How to Ace the IT Interview
The IT technical interview process is one of the most dreaded experiences job seekers of any industry must endure. Part of this draws from the difficult interview stories at top companies such as Google and Microsoft, and part of it draws from the style of interviewing itself. But does it have to be so nerve wracking? I have personally successfully interviewed at the companies listed above, and if you take my advice, you will be one step closer to the job of your dreams.
Before you land the interview, you must first have a resume that speaks to the company and position for which you are applying. Keeping the same, generic standard objective will not differentiate yourself from the pact. (Google receives thousands of resumes daily!) So what should you do? First, try to read the job description for what is written, and what is not. Then, try to make your objective speak to that description in terms of the skills you have to offer. Finally, list your relevant education, skills, and professional experience as it applies to that specific job description.
After you have a great resume, expect an email from a technical recruiter. This will be used to explain more about the position, gauge your current interest level, and set up a phone interview. Remember, your interaction with the recruiter is still part of the entire interviewing process- be polite and professional! A few days later, your phone rings...
The technical phone interview serves two main goals: 1) to establish your baseline technical capabilities, and 2) to save the company time and money by weeding out as many people as possible, as early as possible. You will most likely receive one or two typical HR style "soft questions". These will be things like, "Describe your contributions to project X on your resume..." They are mostly ice breakers, and also make sure your resume is factual. The next step is technical. There will obviously be no coding over the phone, but expect conceptual problem solving questions, some computer architecture question, and some algorithms, etc. Do not worry about getting the perfect answer: however, make sure you fully understand the question, and then just think out loud. The answer is often less important than your thought process.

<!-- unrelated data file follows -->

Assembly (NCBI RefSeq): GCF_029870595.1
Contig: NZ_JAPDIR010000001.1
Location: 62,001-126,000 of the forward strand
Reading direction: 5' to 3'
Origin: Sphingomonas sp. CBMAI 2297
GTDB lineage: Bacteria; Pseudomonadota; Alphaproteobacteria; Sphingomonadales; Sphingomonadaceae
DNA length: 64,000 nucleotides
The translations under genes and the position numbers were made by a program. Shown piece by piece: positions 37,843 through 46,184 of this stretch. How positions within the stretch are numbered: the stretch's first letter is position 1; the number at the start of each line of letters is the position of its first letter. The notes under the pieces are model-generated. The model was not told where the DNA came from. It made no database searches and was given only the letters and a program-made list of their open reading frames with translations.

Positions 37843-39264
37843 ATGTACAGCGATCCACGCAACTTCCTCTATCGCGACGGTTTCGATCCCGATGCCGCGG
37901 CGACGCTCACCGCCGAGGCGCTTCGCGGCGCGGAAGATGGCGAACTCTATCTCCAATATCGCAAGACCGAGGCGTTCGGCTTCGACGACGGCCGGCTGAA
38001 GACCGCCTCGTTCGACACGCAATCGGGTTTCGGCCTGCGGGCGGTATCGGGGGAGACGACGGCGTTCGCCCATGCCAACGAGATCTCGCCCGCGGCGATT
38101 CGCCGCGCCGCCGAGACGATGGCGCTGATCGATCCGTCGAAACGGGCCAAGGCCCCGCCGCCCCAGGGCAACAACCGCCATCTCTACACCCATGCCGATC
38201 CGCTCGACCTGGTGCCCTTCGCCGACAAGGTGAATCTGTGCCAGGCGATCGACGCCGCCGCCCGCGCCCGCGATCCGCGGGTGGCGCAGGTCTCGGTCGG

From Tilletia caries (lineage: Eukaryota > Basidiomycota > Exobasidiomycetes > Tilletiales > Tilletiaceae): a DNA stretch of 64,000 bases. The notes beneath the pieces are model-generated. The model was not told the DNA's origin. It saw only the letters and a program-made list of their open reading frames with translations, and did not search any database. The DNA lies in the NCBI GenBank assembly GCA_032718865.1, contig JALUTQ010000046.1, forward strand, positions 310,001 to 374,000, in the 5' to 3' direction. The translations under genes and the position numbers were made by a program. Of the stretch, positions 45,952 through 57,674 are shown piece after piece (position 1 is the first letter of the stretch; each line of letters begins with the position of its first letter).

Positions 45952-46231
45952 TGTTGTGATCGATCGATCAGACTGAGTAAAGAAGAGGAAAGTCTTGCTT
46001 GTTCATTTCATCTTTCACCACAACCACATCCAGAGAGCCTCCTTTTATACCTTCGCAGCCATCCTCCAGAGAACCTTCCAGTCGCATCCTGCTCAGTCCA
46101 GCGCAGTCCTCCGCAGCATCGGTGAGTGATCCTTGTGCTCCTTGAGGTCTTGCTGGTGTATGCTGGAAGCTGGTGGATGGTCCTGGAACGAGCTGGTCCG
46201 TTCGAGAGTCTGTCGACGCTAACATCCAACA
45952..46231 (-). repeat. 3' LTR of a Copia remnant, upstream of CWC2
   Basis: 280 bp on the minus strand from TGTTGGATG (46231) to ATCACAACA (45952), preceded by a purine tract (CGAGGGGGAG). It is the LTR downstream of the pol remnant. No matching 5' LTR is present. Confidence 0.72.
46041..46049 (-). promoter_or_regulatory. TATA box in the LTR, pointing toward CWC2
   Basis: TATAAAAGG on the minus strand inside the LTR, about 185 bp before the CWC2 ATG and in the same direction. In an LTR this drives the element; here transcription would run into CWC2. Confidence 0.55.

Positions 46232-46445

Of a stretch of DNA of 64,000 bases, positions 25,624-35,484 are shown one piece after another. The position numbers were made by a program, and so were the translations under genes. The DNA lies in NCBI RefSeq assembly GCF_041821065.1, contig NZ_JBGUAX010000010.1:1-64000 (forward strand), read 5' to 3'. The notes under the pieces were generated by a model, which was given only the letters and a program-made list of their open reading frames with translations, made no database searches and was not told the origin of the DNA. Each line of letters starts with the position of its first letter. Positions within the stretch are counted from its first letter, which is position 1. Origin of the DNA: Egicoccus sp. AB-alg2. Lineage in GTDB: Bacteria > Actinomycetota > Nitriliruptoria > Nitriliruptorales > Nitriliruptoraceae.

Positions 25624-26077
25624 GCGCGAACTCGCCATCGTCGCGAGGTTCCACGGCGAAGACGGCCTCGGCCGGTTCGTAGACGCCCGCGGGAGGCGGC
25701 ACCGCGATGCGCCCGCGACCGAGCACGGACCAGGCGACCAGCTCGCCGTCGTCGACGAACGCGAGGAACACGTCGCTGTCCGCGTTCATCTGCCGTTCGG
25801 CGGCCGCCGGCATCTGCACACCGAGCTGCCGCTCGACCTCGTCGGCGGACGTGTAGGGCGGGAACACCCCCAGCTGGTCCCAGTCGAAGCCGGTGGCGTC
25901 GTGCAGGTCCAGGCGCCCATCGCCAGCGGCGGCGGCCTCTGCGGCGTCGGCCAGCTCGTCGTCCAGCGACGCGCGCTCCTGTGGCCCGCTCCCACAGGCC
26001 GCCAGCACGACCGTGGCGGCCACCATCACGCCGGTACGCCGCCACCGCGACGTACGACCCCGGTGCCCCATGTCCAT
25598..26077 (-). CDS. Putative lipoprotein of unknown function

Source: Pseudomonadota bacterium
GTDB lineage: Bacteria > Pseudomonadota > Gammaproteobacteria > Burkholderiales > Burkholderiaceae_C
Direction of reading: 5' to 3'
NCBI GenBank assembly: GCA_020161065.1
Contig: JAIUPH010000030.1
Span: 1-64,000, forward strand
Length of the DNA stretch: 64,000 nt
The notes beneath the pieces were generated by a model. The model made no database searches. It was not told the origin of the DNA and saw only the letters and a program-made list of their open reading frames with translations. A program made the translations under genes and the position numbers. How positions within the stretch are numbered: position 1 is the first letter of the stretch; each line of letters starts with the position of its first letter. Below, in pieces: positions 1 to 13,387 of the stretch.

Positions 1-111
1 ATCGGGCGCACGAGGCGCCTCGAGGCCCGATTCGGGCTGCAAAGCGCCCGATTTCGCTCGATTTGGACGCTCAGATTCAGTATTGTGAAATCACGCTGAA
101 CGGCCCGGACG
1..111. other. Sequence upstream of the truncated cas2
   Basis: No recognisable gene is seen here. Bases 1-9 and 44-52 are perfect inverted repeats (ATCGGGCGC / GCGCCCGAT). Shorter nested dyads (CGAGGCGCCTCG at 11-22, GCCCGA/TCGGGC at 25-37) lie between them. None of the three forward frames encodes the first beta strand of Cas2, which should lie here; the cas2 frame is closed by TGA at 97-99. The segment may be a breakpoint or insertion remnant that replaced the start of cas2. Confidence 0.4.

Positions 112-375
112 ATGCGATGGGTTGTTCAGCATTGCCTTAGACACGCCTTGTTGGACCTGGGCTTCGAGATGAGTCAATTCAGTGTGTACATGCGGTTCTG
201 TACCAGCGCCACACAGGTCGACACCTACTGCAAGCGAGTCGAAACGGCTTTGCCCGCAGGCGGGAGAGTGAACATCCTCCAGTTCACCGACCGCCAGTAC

If the technical phone interview ends well, expect another email from the technical recruiter to schedule your on-site interview. This is where your future team will once again try to ascertain your technical abilities, but also your personality fit. Brains and culture usually play an equally important role at most thriving IT companies, so try to relax and be yourself. Expect a long, grueling day at the top IT companies, but it is all worthwhile- you get free airfare, free lodging, free meals, and the chance to show what you know! The absolute worst that can happen is they say no. Keep in mind, however, that most interviewers are rooting for you. Yes, they actually do want the best and brightest to work with, and that is you, right?
So in short, tailor your resume to the job, ace the phone interview by thinking out loud, and relax when you are on-site. The recruiting process is as much for you as it is them. Ask whatever questions you feel would help you decide your fit as well. And finally, just enjoy the process. It should be fun!
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